I'm sure the notion and sight of observing Isaac Bruce in a 49er uniform brings back memories of seeing Jerry Rice play against us in an Oakland Raider uniform. Despite the comparison Isaac displayed no age other then his youthful self in seven receptions for 61 total yards and a critical touchdown to boot.

For three and a half quarters of play we lost time of possession 21:22 to the Rams 38:38 because our offensive line was not able to win the war in the trenches. Shaun Hill's ability to break free of the pocket and rush four separate times for a total of 45 yards tells you enough about how dire our situations were. His feet kept hope and drives alive as we struggled to capture any hint of sustained momentum.

Our inability to establish a sustained running game also spelled doom for keeping our defense off the field with DeShaun Foster having only 12 carries for a total of 36 total yards with 3.0 yards per average carry. The St. Louis Rams despite being the cellar dwellers of the division played as if this was a do or die game.

Making adjustments and executing big plays helped us win this game in the end, but let's not forget the 49er defense that had the monumental task of lasting through a marathon of countless St. Louis Rams offensive drives with veteran Marc Bulger at the controls. Rams running back Steven Jackson also tore up 32 carries for 108 total yards helping the Rams accumulate 21 total first downs.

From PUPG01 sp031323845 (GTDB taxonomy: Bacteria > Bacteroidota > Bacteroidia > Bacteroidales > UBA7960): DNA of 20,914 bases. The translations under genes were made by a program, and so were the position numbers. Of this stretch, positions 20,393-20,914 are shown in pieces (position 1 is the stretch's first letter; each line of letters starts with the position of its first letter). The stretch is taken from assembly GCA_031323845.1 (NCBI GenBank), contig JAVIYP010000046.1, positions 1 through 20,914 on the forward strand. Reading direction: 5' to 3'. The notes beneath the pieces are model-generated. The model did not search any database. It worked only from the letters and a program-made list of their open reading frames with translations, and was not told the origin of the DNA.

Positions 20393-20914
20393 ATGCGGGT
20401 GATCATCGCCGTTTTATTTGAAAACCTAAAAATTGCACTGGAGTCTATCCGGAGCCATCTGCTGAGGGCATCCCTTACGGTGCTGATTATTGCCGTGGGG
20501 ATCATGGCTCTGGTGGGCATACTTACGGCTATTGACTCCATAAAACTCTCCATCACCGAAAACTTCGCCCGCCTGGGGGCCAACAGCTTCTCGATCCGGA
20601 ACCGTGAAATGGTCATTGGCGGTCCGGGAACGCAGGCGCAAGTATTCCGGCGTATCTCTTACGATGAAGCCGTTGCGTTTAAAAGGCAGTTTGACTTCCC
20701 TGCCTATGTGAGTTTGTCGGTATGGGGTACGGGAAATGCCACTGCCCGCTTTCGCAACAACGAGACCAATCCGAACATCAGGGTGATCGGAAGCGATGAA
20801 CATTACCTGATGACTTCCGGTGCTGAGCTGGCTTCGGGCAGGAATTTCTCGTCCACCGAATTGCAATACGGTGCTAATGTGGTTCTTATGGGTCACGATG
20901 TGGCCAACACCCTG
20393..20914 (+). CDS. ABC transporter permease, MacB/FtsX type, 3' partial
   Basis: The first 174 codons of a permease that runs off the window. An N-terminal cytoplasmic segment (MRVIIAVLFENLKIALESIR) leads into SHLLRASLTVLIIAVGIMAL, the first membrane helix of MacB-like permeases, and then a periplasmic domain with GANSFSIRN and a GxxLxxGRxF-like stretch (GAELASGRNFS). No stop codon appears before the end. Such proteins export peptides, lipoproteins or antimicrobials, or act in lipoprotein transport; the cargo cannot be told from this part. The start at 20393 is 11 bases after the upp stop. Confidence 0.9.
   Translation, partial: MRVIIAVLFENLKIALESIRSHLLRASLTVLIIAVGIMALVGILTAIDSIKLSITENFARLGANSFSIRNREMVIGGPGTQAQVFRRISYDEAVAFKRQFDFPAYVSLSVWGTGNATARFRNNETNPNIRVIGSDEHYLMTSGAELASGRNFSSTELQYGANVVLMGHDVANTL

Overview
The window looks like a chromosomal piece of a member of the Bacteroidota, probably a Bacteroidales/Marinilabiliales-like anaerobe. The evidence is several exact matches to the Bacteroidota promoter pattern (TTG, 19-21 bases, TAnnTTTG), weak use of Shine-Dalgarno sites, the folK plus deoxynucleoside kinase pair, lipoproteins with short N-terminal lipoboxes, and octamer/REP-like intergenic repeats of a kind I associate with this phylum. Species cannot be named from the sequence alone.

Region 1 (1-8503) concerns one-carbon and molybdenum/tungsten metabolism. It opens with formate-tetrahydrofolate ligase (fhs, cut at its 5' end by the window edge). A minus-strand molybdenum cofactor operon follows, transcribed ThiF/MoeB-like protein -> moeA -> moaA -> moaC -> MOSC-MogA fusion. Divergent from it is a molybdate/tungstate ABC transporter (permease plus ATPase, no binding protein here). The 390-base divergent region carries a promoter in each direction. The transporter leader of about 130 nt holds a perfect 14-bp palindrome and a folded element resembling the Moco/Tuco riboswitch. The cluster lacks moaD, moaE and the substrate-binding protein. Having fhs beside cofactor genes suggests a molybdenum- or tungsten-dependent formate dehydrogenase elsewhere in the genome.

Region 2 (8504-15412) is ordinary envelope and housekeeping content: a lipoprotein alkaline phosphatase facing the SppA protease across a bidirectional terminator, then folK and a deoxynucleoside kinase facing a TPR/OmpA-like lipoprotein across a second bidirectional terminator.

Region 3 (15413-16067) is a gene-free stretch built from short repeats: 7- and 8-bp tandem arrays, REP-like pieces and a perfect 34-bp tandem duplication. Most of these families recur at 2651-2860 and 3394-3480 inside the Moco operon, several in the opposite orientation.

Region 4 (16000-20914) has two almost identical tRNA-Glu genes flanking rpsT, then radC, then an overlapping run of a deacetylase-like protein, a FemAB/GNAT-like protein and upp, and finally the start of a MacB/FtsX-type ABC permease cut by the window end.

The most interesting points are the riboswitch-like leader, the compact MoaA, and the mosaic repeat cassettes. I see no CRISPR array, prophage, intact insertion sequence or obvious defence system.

Both linebacker Patrick Willis and safety Michael Lewis played their hearts out with 13 and 12 total tackles respectively. Corner Walt Harris also did an exceptional job of being in the right place at the right time to ward off the big play. More and more you can see that the autonomy that Greg Manusky is now getting as a defensive coordinator is starting to pay off.

Still the 49er defense has its moments with jumping off sides four separate occasions that allowed the Rams offense continued opportunities. In the end though 49er defensive back Tarell Brown intercepted a Marc Bulger pass to wide receiver Donnie Avery to seal the 49ers victory before a hostile crowd looking for retribution on a season turned south.

The San Francisco 49ers of 2008 are a team with a real identity to them now. Had Mike Singletary been named coach at the beginning of this season, I believe there might have been a possibility of us winning the division right now. Instead we had to exorcise ourselves from the Mike Nolan ideologies and philosophies that had created lines of division here and there amongst the players.

But we cannot dwell on what is already done. As a die-hard realist in 49er history I believe we must embrace what we have discovered thus far. Mike Singletary for 2009 and beyond will signal the desire and will of a franchise ready to breakout. Christmas is a time of reunion of family and spreading goodwill to others less fortunate than us.

I commend what the franchise has done in retrospect in giving us hope on a season thought lost. It has been a long road of despair and frustration since the removal of Steve Mariucci and the last goodbye to Jeff Garcia.

The Dennis Erickson and Mike Nolan of old left us with coal in our stockings. But now the genuine rush of 49er gold may be coming back to the Bill Walsh Field we know and love near you. Mike Singletary wants what was us so many years ago. May God be with him and those above him as we near the finish line of a season filled with hope.

Sources of Information: Mercury, SF, Inside Bay, and my own personal analysis and opinion.